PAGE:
Purple. Pink. Green. Orange. The brightly colored, flat-roofed, concrete residential buildings immediately stood out. No more than three stories in height, some incomplete, it could have been any Palestinian or Israeli Arab town, albeit one dipped in a United Colors of Benetton ad. I imagined that it might even been a picture of one of the communities lining the highway between my parents home and Afula. However, if you weren’t familiar with such scenery, you might very well have assumed that every eastern Mediterranean Arab municipality looked like this.
The picture in question was not a colorized shot of any such things. It was a promotional picture for a London art show. Occupied Space 2008, a showcase for new paintings and photography by Palestinian and British anti-occupation activists was just about to open. Overshadowed by the opening of an equally significant exhibit of contemporary political art from China at the Saatchi Gallery, the show had received a small but favorable preview from the progressive British weekly, The New Statesman. Given its subject matter, I was going to have to go see it.
A photo of a Palestinian refugee camp altered by Ramallah artist Yazan Khalili, the portrait had an alien quality to it perfectly politicized for its foreign context. Of course these buildings would appear differently. They were out of their element. Though the colorizing was intended to push the viewer to take a second look at something they might have otherwise taken for granted ( to wit, the same piece, “From the Camp Series” was titled “Color Correction” in an ’07 collection entitled Subjective Atlas of Palestine) having just moved back to the UK for the first time since 1979, I imagined I was being asked to see Palestine anew, through local eyes.
The walk between Earls Court tube station and the Qattan Foundation gallery did little to persuade me I was being asked to do otherwise. It was as though I was in one big art installation, moving to the center from the periphery. First, there were the Arab restaurants lining each side of the street. Halloumi, Turkish coffee, shwarma, hummus Beiruti, the ever-popular mezze platters. Then there was the bilingual Arabic/English real estate agency sign, followed by a curiously Israeli-looking blue and white advert for a dentistry office featuring Arab-named physicians. Palestinian oral surgeons, I joked to myself, as I stared in awe at the sign.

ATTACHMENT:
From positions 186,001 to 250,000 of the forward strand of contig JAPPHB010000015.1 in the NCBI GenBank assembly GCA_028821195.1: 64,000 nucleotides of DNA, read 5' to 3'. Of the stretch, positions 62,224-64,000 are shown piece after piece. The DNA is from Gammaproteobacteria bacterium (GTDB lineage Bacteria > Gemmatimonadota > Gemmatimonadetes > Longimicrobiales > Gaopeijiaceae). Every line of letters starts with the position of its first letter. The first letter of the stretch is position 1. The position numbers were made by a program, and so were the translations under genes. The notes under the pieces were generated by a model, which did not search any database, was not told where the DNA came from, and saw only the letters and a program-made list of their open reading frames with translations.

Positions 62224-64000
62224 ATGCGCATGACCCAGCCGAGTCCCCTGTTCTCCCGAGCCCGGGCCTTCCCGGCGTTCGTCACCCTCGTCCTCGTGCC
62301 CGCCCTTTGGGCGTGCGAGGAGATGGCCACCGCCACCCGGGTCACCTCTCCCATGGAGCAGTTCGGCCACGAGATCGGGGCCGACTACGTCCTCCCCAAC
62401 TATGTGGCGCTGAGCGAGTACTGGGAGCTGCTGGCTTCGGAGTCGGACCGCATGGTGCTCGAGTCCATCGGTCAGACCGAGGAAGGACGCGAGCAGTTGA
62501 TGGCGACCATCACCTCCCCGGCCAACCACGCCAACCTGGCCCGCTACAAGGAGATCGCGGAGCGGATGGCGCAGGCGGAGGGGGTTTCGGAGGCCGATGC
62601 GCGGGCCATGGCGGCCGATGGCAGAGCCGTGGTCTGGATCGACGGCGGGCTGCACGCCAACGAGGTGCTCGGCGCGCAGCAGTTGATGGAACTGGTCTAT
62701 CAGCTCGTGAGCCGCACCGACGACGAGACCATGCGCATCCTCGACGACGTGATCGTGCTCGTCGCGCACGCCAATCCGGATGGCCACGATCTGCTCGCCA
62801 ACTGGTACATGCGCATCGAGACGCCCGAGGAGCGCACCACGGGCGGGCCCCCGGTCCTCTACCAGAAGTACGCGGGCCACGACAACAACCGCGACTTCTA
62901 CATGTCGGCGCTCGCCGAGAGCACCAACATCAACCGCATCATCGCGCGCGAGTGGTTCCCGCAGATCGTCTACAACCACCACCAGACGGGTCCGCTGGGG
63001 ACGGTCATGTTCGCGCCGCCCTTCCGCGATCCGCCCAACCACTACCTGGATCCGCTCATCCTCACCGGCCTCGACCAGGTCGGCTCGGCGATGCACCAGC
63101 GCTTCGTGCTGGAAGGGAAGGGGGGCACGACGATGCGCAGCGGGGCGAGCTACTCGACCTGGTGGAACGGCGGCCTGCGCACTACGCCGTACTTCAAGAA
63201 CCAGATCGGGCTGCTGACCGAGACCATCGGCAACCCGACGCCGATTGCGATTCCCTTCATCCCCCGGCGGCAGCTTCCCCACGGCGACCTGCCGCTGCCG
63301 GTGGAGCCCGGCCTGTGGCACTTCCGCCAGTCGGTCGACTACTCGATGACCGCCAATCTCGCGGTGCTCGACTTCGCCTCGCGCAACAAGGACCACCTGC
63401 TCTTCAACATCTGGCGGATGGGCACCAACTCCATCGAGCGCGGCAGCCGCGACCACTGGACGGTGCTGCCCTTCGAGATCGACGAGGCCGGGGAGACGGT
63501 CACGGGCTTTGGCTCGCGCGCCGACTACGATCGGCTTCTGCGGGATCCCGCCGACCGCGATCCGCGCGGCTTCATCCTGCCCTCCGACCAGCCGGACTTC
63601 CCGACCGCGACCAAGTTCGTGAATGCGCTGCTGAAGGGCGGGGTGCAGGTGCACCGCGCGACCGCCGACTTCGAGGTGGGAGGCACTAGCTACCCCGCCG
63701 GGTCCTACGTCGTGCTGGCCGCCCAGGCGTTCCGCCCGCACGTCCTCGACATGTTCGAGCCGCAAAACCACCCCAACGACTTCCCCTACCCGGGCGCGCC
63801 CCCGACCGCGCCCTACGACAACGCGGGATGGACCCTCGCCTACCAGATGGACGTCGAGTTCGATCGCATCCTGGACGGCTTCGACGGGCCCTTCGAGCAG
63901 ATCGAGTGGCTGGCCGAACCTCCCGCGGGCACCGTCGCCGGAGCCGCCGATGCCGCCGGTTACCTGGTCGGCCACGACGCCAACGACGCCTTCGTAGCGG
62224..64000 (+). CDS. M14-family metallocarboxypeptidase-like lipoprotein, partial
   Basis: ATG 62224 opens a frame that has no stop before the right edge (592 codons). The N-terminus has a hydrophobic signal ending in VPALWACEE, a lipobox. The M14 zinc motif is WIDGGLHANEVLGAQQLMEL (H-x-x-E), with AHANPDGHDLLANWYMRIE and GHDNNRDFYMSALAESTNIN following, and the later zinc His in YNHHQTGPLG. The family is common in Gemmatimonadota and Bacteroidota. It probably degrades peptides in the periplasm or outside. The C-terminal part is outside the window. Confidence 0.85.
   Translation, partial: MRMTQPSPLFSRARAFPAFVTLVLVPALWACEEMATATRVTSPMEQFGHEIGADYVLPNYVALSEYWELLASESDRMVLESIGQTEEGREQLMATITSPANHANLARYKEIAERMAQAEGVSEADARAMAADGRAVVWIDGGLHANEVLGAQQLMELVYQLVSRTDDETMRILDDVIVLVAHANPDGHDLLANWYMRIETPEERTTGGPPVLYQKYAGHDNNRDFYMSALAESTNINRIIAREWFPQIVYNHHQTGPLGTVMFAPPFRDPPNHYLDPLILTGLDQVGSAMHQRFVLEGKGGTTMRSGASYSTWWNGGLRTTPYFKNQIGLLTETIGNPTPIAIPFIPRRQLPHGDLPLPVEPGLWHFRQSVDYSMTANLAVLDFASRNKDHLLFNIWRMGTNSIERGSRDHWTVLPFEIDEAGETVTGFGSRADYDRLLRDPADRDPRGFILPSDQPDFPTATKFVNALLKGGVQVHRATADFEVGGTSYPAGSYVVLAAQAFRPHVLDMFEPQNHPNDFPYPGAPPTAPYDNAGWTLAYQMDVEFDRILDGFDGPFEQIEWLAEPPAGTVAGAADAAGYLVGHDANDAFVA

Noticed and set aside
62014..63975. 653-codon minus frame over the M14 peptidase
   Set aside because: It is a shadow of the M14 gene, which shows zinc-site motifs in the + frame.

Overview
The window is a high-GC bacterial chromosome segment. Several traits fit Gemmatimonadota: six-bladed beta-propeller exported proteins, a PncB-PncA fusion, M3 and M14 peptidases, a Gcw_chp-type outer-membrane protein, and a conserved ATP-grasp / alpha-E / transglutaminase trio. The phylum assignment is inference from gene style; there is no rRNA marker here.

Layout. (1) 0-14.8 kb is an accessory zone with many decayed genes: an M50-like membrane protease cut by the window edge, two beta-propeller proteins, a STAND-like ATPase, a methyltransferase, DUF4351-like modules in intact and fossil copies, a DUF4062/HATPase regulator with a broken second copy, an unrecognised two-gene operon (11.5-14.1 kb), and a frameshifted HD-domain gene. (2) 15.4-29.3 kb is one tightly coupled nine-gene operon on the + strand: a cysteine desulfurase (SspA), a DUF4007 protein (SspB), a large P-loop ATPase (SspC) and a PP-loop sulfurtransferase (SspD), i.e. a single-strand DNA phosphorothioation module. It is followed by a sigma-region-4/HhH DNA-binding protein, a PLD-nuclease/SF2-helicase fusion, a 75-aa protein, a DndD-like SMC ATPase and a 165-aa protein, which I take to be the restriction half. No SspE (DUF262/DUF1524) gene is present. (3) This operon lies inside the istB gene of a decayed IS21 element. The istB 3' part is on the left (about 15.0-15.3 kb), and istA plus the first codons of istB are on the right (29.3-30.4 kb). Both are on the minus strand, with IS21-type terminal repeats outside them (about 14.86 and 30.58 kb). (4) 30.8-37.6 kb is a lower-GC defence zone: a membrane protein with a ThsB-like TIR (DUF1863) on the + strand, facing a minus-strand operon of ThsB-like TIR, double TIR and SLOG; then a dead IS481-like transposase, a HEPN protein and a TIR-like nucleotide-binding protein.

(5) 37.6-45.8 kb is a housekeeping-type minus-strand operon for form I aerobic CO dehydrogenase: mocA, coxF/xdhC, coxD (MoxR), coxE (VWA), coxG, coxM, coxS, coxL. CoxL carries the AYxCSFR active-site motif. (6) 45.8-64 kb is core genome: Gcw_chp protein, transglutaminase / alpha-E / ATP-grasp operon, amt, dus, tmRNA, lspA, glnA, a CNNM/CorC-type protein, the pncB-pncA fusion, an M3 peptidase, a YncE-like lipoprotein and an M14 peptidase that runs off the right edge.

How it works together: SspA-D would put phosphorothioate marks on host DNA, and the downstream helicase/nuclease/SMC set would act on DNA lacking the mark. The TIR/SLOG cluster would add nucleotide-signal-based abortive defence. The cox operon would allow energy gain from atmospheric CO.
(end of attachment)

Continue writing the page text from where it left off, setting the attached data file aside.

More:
If you wanted to communicate the precise origins of these dentists in code, it would make sense to place such information within the context of such a color scheme. Originally from Baka-al-Garbiyeh? Get your molars capped here. However, what was even more interesting was that it listed the nationalities of the dentists following their Arabic last names: Denmark, Sweden and finally, Slovakia. For paranoid Jewish rightists, who believe Europe to be a hotbed of Islamic extremism, it was a dream come true. Here, listed on a piece of commercial signage in central Londonistan, was testimony to how far Europe had strayed.
Granted, the persons on the sign could very well have not been from Palestine. What I was doing was allowing myself to imagine how the most reactionary members of the American Jewish community would respond to being placed in such radically mixed cultural circumstances, and enjoying how perfectly uncomfortable it would make them feel. Everywhere they’d look, the only thing they’d see would be the enemy. As though there were no Arabs in the United States. As though there were no Palestinians living in close proximity to the New York neighborhoods in which this kind of fear of Muslims flourishes.
There is nothing pleasant about allowing oneself to inhabit such spaces. Indeed, it is exceedingly painful, its own form of ideological masochism. However, it is also an experience that has become an inescapable feature of American Jewish life since 9/11, and its one which contradicts every aspect of my upbringing as as someone who grew up in Israel during the 1970s, and in a London in which nearly half my elementary school classmates were from the Middle East. I had come half-way home, so to speak, to the place where I first learned what it means to be Jewish, by living in community with Arabs.
- Excerpted from an essay currently in progress